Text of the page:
I know, it sounds pretty much like a kinky second-rate trashy novel full of exposed body parts and dangling participles but don’t be alarmed (or disappointed). We are not going down that road, well, not today at least. Let me show you what brought about this title:
These photographs are part of the Old Hollywood Glamour (Lucille Ball) series we shot earlier this year, pretty much at the beginning of the now despised #lockdown2020. This is my rebellious way of drawing the line at photography that is graphic and over-sexualised, misrepresenting the female mind and soul. Women photographers all over the world are up in arms at the continued use of scantily clad women in advertising, book and album covers, and every other visual marketing option. Sex sells is the perpetual motto that has many of us refusing to take commissions for projects that continue to objectify and demean the female body.
One of most interesting explorations I undertook in 2020 has been the use of natural light to create sensuality. There is a general misconception that sensuality is linked entirely to sexuality and the human body. I’m here to debunk this. Have a look:
Nature is incredibly sensual and can push anyone to the verge of tears or laughter when touched in a particular way. Have you been kissed by the light, caressed by a breeze, or slapped by a storm? Has thunder brought you to your knees or the gentle waves at the seaside induced butterflies in your stomach for no reason at all? Sometimes it is the absence of light that opens up the floodgates, or the small refractions through raindrops that make my soul sing.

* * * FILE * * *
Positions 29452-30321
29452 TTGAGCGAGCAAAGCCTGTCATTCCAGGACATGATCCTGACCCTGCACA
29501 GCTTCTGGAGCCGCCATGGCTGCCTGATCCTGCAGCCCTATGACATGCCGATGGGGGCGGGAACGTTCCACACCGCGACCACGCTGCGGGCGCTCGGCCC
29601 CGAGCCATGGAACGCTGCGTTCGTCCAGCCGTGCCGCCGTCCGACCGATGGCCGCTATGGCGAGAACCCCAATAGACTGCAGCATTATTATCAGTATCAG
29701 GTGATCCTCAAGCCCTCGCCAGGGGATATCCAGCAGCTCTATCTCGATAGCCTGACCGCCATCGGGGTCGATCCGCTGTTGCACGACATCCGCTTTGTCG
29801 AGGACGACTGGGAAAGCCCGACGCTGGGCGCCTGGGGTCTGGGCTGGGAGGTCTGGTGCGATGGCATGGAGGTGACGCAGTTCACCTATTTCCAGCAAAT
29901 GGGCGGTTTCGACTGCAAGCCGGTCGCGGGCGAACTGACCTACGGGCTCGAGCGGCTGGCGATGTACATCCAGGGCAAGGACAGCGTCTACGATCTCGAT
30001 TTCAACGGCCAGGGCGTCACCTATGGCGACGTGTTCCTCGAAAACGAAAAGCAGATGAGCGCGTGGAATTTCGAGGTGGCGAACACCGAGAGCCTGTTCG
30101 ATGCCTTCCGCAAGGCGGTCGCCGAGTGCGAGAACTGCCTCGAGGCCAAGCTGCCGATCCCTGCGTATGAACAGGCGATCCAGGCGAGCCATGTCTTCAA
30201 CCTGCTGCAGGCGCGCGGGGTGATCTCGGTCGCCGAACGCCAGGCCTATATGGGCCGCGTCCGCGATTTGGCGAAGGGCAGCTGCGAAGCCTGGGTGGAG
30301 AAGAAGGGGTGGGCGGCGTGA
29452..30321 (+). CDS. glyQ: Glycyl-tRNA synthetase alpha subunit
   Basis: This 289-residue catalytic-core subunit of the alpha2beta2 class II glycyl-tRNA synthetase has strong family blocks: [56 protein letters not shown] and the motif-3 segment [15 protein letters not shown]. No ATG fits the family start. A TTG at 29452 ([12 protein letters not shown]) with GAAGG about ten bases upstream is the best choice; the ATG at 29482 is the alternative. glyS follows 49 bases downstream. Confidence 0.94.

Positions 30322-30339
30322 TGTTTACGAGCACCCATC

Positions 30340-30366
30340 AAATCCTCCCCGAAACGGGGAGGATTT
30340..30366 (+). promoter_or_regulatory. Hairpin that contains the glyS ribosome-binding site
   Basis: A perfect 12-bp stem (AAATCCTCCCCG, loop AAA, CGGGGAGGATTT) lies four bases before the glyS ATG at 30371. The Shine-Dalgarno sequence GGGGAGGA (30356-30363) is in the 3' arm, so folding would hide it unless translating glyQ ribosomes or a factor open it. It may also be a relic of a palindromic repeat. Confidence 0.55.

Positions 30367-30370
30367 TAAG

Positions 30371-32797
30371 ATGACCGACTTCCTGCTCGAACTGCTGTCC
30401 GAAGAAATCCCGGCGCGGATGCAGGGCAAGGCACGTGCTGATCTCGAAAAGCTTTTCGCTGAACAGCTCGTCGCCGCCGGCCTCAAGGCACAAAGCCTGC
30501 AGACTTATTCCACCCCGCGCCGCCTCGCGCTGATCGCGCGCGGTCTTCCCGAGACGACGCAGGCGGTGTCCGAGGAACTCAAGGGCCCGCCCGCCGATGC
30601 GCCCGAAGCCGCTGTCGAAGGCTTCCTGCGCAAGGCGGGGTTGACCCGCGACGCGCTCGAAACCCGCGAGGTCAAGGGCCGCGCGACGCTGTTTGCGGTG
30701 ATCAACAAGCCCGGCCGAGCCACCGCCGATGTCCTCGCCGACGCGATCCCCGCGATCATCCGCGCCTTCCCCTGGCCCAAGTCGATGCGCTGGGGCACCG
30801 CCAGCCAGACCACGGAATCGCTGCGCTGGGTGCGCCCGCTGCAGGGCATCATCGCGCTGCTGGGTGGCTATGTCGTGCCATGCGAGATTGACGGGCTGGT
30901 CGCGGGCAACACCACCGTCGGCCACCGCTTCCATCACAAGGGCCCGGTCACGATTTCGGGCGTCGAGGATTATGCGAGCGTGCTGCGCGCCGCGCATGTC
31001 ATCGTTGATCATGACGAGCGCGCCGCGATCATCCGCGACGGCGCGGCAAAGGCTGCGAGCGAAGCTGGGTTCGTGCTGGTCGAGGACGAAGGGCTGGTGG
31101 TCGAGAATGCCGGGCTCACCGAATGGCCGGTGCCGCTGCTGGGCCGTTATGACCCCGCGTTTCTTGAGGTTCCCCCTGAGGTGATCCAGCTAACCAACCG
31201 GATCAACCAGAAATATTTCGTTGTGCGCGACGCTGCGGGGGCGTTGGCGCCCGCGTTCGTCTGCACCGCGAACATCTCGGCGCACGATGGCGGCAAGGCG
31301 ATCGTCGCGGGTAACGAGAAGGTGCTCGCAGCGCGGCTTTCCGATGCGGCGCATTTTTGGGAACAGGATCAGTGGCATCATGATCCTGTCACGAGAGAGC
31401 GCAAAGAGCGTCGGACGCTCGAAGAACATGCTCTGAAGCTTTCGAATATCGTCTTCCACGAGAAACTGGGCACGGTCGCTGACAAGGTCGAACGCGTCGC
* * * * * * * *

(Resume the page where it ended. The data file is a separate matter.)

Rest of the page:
When light plays with our senses, and if handled properly, it is powerful beyond words.
The past three years have been an incredible journey as a photographer. Finding that niche, particularly for portraiture, has been a struggle. It wasn’t until I began playing up negative spaces in an attempt to establish a yin and yang in my composition that I began to feel at home. After much flirtation with literally nothing, I found my niche and comfort zone far away from the studio lights. It is the light, and not the exposure of skin that draws out the sensuality and flirts with the viewer, and not at all about how much butt or boobs to show. The challenge to me as a photographer is similar to what I set out to do as a writer – find out how to make the most of light and shadow in order to be a catalyst for raw emotions, triggered imaginations, and usher the audience into a story or a dialogue.
Click HERE for the prequel to this blog.